5 Carolina Panthers Who Underperformed in 2011, Need to Step It Up in 2012
Mike Coppola/Getty Images
2011 was a year of firsts for the Carolina Panthers (6-10).
It was Ron Rivera's first year as an NFL head coach, and he guided a moribund, 2-14 Panthers team from 2010 to a six-win season and out of the NFC South cellar.
It was Cam Newton's first year as an NFL quarterback and he established several NFL firsts at his position along the way to NFL Rookie of the Year honors.
2011 was also a year of worsts for Carolina.
The Panthers fielded arguably the league's worst overall special teams when they surrendered three returns for touchdown, finished 30th in punt return average and had a field goal kicker who seemed to choke whenever the game was on the line.
Despite Rivera's defensive pedigree, the injury-riddled unit that is paid to stop the opposition ranked among the NFL's worst defenses in every major statistical category, finishing in the bottom 25 percent of the league in points, rushing yards, passing yards and total yards allowed.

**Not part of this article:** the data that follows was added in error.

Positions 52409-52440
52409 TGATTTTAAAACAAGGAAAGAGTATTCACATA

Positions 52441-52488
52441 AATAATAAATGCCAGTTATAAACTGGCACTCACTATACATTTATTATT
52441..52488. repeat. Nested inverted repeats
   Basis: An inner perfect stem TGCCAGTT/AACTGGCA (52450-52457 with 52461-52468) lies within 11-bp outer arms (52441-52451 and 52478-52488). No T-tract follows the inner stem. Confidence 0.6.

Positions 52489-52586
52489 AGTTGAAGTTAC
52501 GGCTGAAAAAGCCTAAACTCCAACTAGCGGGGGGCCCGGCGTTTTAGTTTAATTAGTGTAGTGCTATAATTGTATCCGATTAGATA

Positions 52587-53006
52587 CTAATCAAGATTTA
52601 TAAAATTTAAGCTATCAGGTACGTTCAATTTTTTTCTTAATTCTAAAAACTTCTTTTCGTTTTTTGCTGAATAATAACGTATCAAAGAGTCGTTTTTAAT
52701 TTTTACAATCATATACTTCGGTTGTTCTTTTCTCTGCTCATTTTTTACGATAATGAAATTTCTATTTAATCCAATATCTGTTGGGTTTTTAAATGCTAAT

Room to improve
The Panthers improved by leaps and bounds offensively in 2011 with the addition of Newton and under the direction of offensive coordinator Rob "Chud" Chudzinski.
Rivera and general manager Marty Hurney are looking to the 2012 NFL draft to shore up weaknesses on the defensive side of the ball just as well.
As Newton famously said in his 2011 interview with ESPN The Magazine, there are several Carolina players who need to "get on [his] level" in 2012 if they and the Panthers are going to have a successful season.
Here's a look at five guys who need to step it up in 2012...or get to steppin'.
No. 1: Captain Munnerlyn
Captain Munnerlyn (41) breaks up a pass against Minnesota's Percy Harvin.
Scott Cunningham/Getty Images
2011 was a difficult year for Captain Munnerlyn in his first season replacing Richard Marshall as the Panthers’ starting cornerback opposite Chris Gamble.
With Gamble having a Pro Bowl-caliber season in which he allowed the fourth-lowest completion percentage among NFL cornerbacks (45.0 percent), opposing quarterbacks targeted Munnerlyn with a great deal of success.
While Munnerlyn had a solid season as one of the team’s top special teams players, he gave up the worst completion percentage in the NFL(73.8 percent) among starting cornerbacks.
At 5’8” and 186 pounds, Munnerlyn is smaller than most of the receivers he faces and he often looks physically overmatched.